Much to my daughter’s dismay, I like Green Day. Maybe they’ve mellowed since the early 90’s. Maybe I just need overdriven guitars and liberally sprinkled f-bombs to balance my ITunes™ playlists. There is no doubt however that there was much concern in the family when I proclaimed 21st Century Breakdown album of the decade: “My Dad can’t like my favorite band!” I’ll admit I was slow to come around. Back in the days before Georgia Tech had a College of Computing, the School of Information and Computer Science had a punk rock band with a marginally offensive name, and it didn’t catch my fancy. Band members are now highly regarded professors at Georgia State, Vanderbilt and Clemson. It took me twenty-five years but I’m starting to see the point.
On the other hand, I got the point of Edupunk right away:
[it] is about the utter irresponsibility and lethargy of educational institutions and the means by which they are financially cannibalizing their own mission.
According to Jim Groom, the educational technology specialist at Virginia’s University of Mary Washington who invented the term “Edupunk”, “The whole idea is a reaction to the over-engineered, badly designed and intellectually constraining technology that has been foisted onto the American higher education system as a substitute for deep reflection about what universities should be evolving into.” Just like the early punk rockers invented forms for themselves, Edupunk is a catchy — and cheerily anarchistic — way of thinking about DIY in educational technology. Like the punk rockers, Edupunkers don’t mind alienating the establishment. They are not without adult supervision, though.
There is a growing punk movement among mainstream educators, a reaction to recent trends in American higher education that in their view are taking colleges down a dead-end path. It is a sentiment that I share. I’ll have more to say about the Edupunk movement in my book on the Fate of American Colleges and Universities in the 21st Century, but there is an interesting WWC collision at work here, and since I had such a great response to Dancing With the Stars, I thought it was worth mentioning it.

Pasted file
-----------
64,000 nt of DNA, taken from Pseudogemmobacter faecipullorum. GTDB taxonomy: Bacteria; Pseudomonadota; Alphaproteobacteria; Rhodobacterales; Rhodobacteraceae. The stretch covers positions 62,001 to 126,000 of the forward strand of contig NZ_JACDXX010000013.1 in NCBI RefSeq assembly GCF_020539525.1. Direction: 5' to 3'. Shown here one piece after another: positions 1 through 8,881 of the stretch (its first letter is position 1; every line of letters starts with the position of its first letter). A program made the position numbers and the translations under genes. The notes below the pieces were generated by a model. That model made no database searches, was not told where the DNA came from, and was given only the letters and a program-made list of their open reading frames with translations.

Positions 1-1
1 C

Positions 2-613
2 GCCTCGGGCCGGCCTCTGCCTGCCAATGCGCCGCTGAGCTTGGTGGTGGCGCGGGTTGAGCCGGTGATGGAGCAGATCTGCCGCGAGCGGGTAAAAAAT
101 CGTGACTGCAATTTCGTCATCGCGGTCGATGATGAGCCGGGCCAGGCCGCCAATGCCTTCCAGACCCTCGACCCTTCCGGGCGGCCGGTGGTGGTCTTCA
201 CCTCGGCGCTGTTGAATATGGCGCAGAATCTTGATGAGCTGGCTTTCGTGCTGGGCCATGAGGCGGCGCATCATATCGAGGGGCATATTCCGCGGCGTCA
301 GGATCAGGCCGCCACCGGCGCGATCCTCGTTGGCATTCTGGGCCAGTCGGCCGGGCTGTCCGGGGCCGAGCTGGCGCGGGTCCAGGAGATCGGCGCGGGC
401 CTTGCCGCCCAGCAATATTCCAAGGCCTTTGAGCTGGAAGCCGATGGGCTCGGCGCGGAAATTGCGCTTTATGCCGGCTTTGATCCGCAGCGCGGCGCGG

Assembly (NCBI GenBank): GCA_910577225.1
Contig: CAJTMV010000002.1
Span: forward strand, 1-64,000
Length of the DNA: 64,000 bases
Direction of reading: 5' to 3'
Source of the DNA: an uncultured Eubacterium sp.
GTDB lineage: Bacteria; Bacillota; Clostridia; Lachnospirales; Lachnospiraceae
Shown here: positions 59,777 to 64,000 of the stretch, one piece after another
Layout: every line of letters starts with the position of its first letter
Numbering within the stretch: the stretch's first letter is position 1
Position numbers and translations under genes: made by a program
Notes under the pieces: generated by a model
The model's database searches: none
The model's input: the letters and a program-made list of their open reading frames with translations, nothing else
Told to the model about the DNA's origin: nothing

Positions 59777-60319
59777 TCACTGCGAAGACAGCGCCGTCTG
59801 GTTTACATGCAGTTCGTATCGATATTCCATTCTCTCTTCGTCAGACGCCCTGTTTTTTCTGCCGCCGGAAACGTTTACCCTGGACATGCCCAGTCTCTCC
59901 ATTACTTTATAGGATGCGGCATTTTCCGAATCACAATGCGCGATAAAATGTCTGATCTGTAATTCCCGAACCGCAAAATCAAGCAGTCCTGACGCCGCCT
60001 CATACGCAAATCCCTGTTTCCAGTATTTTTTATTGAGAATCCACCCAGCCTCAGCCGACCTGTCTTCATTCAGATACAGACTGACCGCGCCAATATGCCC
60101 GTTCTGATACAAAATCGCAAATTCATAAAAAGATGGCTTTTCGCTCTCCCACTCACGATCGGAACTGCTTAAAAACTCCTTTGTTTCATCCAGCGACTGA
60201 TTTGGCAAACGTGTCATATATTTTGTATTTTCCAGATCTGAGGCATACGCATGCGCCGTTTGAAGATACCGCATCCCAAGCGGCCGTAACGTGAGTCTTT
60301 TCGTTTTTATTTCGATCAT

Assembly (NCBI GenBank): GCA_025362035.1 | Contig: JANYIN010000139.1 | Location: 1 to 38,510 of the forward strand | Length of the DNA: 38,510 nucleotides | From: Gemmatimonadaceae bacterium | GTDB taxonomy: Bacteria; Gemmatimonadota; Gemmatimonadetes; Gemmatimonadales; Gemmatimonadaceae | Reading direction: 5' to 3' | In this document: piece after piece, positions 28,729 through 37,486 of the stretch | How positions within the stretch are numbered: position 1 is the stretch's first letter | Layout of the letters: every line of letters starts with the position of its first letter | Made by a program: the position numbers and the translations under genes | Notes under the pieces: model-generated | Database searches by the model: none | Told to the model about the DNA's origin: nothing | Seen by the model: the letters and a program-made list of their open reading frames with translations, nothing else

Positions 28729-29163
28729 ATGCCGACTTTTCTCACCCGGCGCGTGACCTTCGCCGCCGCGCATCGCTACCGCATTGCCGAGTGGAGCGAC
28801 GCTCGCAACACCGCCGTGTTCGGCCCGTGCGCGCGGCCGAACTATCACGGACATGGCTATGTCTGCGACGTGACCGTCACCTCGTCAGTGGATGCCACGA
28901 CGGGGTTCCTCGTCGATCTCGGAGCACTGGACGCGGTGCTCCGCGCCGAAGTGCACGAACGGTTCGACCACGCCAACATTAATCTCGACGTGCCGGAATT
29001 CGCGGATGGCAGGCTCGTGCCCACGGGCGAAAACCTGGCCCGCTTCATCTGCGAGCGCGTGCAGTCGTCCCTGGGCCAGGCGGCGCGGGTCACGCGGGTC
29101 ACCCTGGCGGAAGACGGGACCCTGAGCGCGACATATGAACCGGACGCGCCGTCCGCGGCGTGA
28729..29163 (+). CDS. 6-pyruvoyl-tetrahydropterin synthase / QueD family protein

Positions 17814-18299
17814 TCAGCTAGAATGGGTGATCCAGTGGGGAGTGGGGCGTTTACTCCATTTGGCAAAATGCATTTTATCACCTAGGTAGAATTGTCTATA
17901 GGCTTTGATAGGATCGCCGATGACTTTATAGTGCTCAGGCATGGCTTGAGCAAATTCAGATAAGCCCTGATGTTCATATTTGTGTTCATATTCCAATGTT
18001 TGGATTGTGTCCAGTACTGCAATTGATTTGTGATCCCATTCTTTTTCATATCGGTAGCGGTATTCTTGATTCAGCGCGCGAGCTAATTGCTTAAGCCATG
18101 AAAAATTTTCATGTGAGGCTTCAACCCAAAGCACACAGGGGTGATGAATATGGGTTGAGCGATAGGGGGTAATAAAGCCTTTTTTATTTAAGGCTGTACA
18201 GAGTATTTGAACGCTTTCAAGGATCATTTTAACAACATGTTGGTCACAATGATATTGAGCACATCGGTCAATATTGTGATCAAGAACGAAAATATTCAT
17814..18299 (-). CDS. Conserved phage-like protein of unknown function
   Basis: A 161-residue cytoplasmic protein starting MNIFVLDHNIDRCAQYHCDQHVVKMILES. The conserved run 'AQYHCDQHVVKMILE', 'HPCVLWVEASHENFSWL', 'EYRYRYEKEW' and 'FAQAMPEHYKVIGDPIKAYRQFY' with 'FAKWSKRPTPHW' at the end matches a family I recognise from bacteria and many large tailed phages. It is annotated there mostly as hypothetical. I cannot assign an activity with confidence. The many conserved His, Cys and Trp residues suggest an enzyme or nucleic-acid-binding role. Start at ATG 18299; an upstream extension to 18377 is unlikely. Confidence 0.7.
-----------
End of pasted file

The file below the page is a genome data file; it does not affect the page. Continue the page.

No less authority than Clayton Christensen (of Innovator’s Dilemma fame) has noticed that higher education has gone all-in for an organizing principle that equates factory-like efficiency with effectiveness. His 2008 book with Curtis Johnson and Michael Horn is a complete and damning analysis of the approach to standardized higher education that fires the Edupunk movement.
I was stuck between worlds when I was Dean of the College of Computing at Georgia Tech. On one hand, I was a prime customer for technology that would genuinely improve operations in an environment where generating a payroll report or even simple analytics to predict enrollments seemed beyond the organization’s capability. On the other hand, I watched in horror the purchase and deployment of expensive, awkward course management systems (CMS) that are the educational equivalent of the industrial-weight enterprise resource planning (ERP) systems used to connect customer acquisition and financial processes to supply chain systems in large corporations. You could almost hear Clay Christensen’s “Tut-tut!” as briefing after briefing made it clear that CMS was there to group and chunk and synchronize when, in the classroom, the real need was for specialization and personalization.
Six-sigma has hit higher education, and trends like CMS and outcome-based assessment combined with layer after layer of accreditation and bureaucratic program review — with their focus on documents, processes and repeatability – are exactly what has the Edupunks up in arms. Edupunk has with increasing frequency attracted the attention of VC’s like Union Square Ventures (think Twitter), whose Hacking Education conference brought together long-tail innovators and others who believe that one-size fits all standardized institutions have a real problem.
I’ll let you decide which roles are played by Alien and Predator, but I want to be clear about my vote: factory models have no place in colleges and universities. There are no statistical control charts for higher education, and models borrowed from manufacturing and social science are leading college administrators seriously astray. The real disruptors are MIT’s Open Courseware, peer-to-peer tutoring of the sort I talked about in last week’s post, games, social networking sites like Atlanta’s OpenStudy.com, and online exchanges. These are the worlds that are colliding, and if they do, the next economic bubble to burst will be American higher education.
 How Web-Savvy Edupunks are Transforming Higher Education” by Anya Kamanetz, Fast Company, September 1, 2009
 Clayton Christensen, Curtis Johnson and Michael Horn, Disrupting Class: How Disruptive Innovation Will Change the Way the World Learns, McGraw-hill